Healthcare administrators have access to reams of data at their disposal to improve patient care. Developing the ability to use information in decision-making is the next frontier for healthcare administration programs, argues Dr. Edward Rafalski, health policy and administration, in his new book co-edited with Dr. Ross M. Mullner, a former associate professor of health policy and administration at the University of Illinois at Chicago (UIC) School of Public Health.
Their volume, “Healthcare Analytics: Foundations and Frontiers,” uses case studies to advance how information is modeled and analyzed in healthcare settings, calling for multidisciplinary healthcare analysts.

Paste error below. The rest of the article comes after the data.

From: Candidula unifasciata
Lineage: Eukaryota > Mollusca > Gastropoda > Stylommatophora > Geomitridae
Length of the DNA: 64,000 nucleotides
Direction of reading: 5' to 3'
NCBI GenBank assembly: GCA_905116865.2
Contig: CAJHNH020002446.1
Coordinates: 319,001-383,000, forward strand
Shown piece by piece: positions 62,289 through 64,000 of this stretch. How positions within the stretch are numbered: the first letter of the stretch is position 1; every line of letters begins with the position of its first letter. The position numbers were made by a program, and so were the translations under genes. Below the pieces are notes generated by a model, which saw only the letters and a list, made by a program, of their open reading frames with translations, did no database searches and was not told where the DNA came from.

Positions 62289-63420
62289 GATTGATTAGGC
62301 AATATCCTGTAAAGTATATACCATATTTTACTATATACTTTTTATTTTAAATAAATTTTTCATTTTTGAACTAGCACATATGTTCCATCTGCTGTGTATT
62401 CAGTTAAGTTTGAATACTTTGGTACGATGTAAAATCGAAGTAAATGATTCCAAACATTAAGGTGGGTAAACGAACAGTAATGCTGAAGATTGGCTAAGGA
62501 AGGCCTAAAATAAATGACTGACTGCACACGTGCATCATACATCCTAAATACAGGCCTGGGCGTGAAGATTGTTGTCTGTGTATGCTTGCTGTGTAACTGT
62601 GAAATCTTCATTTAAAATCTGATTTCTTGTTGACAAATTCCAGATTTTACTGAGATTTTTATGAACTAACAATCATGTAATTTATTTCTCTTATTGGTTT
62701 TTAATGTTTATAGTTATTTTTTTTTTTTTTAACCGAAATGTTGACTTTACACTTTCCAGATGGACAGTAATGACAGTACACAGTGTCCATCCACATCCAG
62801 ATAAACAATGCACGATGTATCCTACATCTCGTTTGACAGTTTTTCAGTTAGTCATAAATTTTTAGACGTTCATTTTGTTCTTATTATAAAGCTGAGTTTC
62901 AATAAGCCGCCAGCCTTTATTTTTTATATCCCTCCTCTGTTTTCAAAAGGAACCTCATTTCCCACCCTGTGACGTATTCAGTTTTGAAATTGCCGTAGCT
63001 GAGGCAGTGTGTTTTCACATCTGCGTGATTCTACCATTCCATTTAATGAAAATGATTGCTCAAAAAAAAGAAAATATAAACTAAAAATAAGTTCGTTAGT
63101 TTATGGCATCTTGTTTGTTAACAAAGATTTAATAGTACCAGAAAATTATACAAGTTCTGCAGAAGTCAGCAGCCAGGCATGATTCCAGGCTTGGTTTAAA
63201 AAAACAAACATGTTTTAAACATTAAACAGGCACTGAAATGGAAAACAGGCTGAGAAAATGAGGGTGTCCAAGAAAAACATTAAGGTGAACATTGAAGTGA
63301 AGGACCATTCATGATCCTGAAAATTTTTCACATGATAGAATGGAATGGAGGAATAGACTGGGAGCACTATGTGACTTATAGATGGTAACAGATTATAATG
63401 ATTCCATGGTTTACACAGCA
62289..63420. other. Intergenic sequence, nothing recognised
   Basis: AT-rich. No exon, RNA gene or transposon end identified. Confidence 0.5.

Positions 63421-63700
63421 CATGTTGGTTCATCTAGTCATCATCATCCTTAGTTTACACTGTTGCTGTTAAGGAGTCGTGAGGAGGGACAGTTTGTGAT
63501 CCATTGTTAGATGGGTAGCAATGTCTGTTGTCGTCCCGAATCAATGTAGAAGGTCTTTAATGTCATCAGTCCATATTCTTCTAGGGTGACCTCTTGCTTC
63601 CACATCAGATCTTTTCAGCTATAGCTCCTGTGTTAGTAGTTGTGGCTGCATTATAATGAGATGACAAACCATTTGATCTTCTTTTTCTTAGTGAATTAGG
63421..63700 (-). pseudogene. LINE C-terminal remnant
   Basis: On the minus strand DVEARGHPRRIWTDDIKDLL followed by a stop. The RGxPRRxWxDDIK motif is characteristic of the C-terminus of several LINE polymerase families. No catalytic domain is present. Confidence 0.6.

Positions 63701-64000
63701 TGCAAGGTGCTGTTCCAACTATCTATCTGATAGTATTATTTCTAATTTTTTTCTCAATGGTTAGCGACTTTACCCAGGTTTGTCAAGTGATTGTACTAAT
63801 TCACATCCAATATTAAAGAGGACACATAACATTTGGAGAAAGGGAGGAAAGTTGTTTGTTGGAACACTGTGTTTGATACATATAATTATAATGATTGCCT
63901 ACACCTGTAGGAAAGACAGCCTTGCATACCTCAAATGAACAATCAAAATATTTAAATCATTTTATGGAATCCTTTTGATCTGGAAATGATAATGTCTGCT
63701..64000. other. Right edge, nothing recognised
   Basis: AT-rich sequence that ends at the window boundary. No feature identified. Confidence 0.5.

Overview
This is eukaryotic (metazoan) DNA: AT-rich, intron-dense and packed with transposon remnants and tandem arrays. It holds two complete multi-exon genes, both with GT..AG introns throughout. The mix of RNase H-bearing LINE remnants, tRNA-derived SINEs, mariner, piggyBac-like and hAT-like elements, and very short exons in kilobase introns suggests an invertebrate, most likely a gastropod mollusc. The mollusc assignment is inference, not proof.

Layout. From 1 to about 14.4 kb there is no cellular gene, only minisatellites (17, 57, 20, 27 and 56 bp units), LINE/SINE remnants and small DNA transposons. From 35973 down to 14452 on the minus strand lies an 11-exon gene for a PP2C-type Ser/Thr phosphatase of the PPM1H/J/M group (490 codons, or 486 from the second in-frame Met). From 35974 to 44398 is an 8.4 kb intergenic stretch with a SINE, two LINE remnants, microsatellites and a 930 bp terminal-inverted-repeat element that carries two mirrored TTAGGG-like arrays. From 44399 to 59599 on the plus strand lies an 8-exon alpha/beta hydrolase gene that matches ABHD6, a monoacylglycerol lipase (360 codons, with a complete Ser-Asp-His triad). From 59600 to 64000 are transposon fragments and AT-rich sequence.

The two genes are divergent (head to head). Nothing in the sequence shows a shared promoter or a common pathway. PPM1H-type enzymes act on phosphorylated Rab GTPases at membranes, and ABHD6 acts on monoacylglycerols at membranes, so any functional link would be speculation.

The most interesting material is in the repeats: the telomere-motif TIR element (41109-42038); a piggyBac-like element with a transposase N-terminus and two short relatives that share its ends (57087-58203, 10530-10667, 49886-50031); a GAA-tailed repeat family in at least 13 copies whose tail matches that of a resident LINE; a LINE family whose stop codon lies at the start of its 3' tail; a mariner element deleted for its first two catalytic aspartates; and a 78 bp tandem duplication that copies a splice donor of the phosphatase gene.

“If you haven’t been in the trenches, you don’t know what the practical barriers are to applying the science,” Dr. Rafalski said. “We’re hoping that this volume helps to develop a strategy for translational research that can take what you learn in the classroom and put it to use immediately on the job.”
The book draws connections between concepts in public health and healthcare and how data analysis can expand the information extracted from these concepts and situations. One chapter focuses on rising clinical risk, a concept that may be familiar to healthcare administrators, with modeling using algorithms to build data from rising risk situations.
Another section focuses on analyzing epidemiological data using mapping technology to pinpoint incidence of disease down to the level of census tract or city blocks to pinpoint and craft interventions.
“Now you are marrying the skill sets an epidemiologist has into healthcare management,” Dr. Rafalski said. “We’re not very good as an industry to learn from needs analysis and apply interventions to help bend outcomes.”Friday Letter Submission, Publish on October 18